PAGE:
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Accessibility tips: Use of colours

(This blog is part of the Look Again campaign and was originally posted on the Staff Portal) 

Our latest article reveals why colour coding should be used with caution

Using colour is an effective way of making information visual, but it can also cause problems for some users.

In the second of our digital accessibility tips articles, we provide practical advice on using colour in a way that does not exclude users who are colour blind or experience other medical conditions that affect their vision.

This article is part of our Look Again campaign running this May, asking colleagues to take another look at digital content they create to ensure it is accessible to everyone.

What to remember

There are two main points to keep in mind when creating accessible content using colour:

1) Not using colour-coding as the only way to convey meaning.

2) Using sufficient colour contrast.


People who are colourblind may be unable to perceive content differentiated only by colour, for example if correct or incorrect answers to a question are indicated by writing them in red or green.

The free online Coblis color blindness simulator reveals how certain content is viewed by people with different conditions.

Use the slider on the image to reveal how someone with colour blindness might see the information. Please note, this interactive element is not fully accessible to keyboard users. An alternative text description is provided.

Text alternative for the slider: The first image shows a multiple choice question with the correct answer in green text and incorrect answers in red text. When the slider is moved, the second image shows how the answers might all appear grey to someone with colour blindness.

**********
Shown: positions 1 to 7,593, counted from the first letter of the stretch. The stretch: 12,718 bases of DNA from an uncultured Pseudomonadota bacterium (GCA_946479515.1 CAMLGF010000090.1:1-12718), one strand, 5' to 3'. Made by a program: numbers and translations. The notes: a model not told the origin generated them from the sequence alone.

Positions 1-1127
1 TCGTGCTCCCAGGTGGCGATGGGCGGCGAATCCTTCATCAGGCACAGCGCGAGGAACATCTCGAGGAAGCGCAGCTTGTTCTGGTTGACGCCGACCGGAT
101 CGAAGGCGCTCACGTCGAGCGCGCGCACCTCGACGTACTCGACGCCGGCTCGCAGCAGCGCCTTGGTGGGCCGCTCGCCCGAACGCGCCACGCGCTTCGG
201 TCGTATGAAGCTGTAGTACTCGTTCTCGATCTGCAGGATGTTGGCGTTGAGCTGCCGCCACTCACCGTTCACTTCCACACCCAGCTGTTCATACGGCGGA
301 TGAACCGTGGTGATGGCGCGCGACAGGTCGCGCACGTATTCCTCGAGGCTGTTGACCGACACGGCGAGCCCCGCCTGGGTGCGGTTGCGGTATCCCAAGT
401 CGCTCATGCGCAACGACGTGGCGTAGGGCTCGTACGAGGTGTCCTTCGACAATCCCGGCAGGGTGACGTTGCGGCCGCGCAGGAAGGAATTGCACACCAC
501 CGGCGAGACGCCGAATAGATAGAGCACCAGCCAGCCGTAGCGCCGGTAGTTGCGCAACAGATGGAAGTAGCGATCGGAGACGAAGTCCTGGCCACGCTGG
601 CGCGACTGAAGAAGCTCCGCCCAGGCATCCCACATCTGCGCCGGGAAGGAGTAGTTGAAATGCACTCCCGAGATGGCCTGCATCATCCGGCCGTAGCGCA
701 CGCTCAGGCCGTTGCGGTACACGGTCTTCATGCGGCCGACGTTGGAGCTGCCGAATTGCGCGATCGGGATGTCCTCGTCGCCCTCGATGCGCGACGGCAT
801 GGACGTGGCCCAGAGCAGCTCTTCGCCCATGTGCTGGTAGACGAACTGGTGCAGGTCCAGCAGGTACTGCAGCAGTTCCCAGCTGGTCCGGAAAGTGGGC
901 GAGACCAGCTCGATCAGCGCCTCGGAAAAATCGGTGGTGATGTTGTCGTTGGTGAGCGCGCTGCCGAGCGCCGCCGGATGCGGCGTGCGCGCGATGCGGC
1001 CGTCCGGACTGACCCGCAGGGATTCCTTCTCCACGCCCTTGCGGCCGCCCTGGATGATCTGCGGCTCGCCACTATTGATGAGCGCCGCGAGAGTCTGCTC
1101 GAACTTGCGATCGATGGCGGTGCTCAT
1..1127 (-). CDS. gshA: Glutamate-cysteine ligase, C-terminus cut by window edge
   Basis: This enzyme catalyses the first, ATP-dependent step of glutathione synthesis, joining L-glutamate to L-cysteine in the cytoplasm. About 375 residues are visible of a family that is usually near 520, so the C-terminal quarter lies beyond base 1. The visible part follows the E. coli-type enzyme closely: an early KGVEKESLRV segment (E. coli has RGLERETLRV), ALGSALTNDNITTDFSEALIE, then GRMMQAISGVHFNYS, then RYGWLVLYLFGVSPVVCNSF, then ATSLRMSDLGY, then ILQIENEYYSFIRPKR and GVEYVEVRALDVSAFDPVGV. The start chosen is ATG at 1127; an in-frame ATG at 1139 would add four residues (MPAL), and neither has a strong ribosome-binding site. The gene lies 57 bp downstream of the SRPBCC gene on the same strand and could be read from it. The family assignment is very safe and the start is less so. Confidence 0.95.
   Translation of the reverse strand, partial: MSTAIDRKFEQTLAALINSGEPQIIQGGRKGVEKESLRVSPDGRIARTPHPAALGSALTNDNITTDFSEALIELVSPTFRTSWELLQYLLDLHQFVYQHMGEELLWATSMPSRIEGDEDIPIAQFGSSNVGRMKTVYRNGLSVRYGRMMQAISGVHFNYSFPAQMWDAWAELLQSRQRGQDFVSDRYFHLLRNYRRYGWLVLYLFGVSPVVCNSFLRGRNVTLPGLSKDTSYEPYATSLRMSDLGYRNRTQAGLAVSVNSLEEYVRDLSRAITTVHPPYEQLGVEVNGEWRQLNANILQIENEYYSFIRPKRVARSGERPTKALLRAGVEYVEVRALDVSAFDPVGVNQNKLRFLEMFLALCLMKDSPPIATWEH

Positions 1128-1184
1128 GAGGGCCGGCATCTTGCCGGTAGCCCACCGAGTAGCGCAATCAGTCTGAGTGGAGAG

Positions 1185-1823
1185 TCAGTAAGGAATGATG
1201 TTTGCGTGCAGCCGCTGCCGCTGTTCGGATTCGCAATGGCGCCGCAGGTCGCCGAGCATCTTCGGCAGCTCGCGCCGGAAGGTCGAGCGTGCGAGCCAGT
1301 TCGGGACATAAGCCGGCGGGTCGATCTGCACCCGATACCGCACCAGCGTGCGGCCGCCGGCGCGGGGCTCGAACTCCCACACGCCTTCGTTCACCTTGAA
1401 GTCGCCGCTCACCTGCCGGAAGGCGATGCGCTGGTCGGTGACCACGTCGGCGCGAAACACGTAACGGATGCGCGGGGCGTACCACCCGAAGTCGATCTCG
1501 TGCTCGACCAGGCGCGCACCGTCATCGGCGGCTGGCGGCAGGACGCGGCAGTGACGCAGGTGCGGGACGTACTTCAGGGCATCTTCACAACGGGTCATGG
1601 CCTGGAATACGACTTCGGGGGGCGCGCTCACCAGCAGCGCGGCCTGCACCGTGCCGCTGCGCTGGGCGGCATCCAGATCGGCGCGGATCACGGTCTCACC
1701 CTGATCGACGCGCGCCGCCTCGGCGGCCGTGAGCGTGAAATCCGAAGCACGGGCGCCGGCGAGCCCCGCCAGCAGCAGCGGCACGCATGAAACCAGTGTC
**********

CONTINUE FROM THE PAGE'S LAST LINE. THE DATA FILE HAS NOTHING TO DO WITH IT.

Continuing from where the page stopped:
What can I do?

  • Instead of using just colour use a symbol or texture/pattern as well to differentiate content. For example you could use a * symbol to indicate the correct answer.
  • Traffic light systems can be supplemented with symbols, as our own Digital Technology Services (DTS) team has done on its Status Page.
  • If you’ve used colour in a Microsoft Word document, check it’s accessible by selecting Start > Settings > Accessibility > Colour filters and select Grayscale on the Colour filter switch. 

Colour contrast

Strong colour contrast between text and background helps everyone, but is particularly important for those with vision deficiencies.

Some medical conditions can also make black text on white backgrounds appear blurry.

Demonstrating contast issue with background and foreground black text shown over a dark background image with insufficient contrast to distinguish lettersDemonstrating how to fix a contast issue with background and foreground black text shown over a light colour strip on a dark background image with sufficient colour contrast to distinguish letters

What can I do?

  • Make sure to use dark text on a light background, or vice versa. The free online contrast checker tool by WebAIM is useful for choosing an accessible colour combination.
  • Use a cream coloured background for PowerPoint presentation slides. Download a University template in standard or widescreen format.

Visit the accessible use of colour page on the Digital Accessibility webpages for more advice.